Magic on a screen

Second-graders at Lakeview Elementary School watch GoNoodle on their Magic TV. The new TVs are an interactive way for teachers and students to learn. (Journal photo by Christie Bleck)

NEGAUNEE — A group of second-graders at Lakeview Elementary School walked in their classroom recently, saw what was new — and jumped up and down, cheering.

A “Magic TV” can bring on that sort of reaction.

Using chalk and a blackboard is all well and good to educate students, but what might hold their interest more, especially with the young set, is a colorful, interactive way of conducting lessons.

That’s where a Magic TV can be helpful.

“It’s like watching a beautiful, huge television in your home,” Lakeview Principal Julie Peterson said.

Sixteen such TVs have been installed at Lakeview, with 20 more planned.

Peterson said she got the idea for the new technology — with its lower cost and user-friendliness — while attending a Michigan Elementary and Middle School Principals Association meeting.

“It’s like a television,” Peterson said, “but it’s more economical to purchase because we’re very large here — 28 classrooms, maybe, and for everyone, including music, art, and special education rooms and everything, we needed 36 Magic TVs.”

The TVs are 65 inches across, with one extra 75-inch TV to be used for transport and travel.

The Lakeview Parent-Teacher Partnership, the Negaunee Public Schools Board of Education and fundraisers such as popcorn sales have made the Magic TVs possible, Peterson said.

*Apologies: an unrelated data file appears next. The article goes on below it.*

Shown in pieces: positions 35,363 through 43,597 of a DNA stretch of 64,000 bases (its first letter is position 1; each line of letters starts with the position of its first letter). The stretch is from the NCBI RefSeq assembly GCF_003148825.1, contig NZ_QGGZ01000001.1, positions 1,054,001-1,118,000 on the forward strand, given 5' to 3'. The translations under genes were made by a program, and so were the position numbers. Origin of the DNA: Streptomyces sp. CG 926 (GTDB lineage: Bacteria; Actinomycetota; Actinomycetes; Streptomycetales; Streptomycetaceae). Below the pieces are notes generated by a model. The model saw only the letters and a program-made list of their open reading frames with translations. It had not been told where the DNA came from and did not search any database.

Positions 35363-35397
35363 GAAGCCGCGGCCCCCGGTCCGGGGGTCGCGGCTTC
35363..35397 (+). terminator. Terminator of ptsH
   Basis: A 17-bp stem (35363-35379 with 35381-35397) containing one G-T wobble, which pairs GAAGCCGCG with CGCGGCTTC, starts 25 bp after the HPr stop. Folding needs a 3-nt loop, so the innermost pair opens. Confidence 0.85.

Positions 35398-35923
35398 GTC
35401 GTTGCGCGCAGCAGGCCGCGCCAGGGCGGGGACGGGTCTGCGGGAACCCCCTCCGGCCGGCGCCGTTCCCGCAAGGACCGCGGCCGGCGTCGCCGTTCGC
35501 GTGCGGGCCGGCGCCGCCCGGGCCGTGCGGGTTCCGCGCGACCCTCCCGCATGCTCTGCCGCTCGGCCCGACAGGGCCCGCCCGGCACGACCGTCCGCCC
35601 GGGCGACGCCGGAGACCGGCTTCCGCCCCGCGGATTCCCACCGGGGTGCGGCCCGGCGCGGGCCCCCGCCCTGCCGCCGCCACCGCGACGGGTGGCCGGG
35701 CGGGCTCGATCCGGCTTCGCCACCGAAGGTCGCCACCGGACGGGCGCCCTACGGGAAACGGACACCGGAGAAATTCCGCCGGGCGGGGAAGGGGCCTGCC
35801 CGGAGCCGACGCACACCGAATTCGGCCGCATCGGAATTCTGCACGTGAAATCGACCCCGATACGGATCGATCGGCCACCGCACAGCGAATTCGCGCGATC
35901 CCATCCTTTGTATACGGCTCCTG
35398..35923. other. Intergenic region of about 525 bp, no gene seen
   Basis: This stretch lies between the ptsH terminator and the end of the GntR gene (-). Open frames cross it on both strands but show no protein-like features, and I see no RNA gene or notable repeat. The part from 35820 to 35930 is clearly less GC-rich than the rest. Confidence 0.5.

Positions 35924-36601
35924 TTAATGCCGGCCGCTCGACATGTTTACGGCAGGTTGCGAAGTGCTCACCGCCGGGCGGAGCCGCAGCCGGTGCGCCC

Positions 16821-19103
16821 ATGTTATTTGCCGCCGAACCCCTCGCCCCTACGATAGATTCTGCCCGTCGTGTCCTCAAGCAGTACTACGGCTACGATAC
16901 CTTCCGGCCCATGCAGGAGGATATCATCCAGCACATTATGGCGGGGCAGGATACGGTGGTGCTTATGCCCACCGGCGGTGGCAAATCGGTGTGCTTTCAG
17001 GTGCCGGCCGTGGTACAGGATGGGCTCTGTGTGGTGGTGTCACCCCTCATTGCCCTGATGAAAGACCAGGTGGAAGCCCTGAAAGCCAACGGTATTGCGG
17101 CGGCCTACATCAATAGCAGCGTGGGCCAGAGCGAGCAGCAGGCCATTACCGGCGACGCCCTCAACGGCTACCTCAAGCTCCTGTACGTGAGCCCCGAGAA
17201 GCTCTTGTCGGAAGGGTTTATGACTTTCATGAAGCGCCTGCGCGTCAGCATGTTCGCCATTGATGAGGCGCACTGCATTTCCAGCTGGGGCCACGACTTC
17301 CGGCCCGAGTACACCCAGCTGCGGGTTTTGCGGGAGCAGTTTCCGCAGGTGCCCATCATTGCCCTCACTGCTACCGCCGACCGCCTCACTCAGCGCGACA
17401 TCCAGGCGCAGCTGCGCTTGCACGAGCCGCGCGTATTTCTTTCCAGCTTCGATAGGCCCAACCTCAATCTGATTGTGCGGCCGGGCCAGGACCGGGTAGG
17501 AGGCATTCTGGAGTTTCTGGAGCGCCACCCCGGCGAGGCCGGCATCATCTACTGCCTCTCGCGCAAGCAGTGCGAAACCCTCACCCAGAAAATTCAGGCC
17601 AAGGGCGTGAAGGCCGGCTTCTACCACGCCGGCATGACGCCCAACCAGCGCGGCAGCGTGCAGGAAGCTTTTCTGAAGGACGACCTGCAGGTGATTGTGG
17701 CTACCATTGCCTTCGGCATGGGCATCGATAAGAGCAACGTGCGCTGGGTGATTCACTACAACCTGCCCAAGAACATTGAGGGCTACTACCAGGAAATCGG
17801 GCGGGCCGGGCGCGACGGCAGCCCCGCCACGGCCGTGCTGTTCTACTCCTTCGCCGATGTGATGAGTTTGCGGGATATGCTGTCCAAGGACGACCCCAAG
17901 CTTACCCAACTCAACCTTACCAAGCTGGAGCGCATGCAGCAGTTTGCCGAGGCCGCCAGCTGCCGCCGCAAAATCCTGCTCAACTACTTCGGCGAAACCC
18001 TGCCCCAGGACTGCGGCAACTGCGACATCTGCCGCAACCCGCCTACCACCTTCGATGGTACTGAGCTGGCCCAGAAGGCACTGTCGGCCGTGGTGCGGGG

Cory Richards, technology director at Lakeview, was instrumental, of course, in installing the TVs, which came at a cost of about $85,500.

He said the TVs, which run on the Android operating system, give teachers an interactive component.

“The best way to explain it is: a 65-inch tablet with a lot of technology, extra technology built in, that allows them to be interactive with the actual students,” Richards said. “Basically, they can share their screens — even the students, for that matter.”

Peterson said that eventually the youngsters can become further involved through “e-sharing” using their Chromebooks and the TVs.

The school’s reading and math series have a strong online component, she noted, and the TVs allow those lessons to be projected, with the visual clarity of the TVs versus interactive whiteboards or projectors significantly improving the experience.

There also wasn’t a big learning curve for the teachers.

“It’s as easy as using your phone,” Peterson said.

The Magic TVs appear to be a big hit. Richards said the day after he put them in the classroom, a little girl came up to him while he was walking in the hallway and gave him a hug.

“It’s impressive,” Peterson said. “We’re still smiling about it like it’s Christmas.”

Richards said the 75-inch TV will be used in the library for presentations as well as the gymnasium.

“It’s a mobile one,” he said. “It’s actually going to be on a cart so they can push it around and use it where we need it.”

Second-grader Kyle Rajala said he likes his classroom’s Magic TV.

“You can do GoNoodle on it,” he said.

GoNoodle uses movement and mindfulness videos created by child development experts, the website gonoodle.com reads.

For instance, Lakeview second-graders on Thursday got in front of their TV, which was showing a video, and became playfully active before returning to their seats.

However, Peterson stressed the school will strike a balance between using the Magic TVs and the traditional pencil-and-paper approach.

That balance came about more easily in part because of the public’s interest.

“We’re really fortunate to have that community support,” Peterson said.

Christie Bleck can be reached at 906-228-2500, ext. 250. Her email address is cbleck@miningjournal.net.


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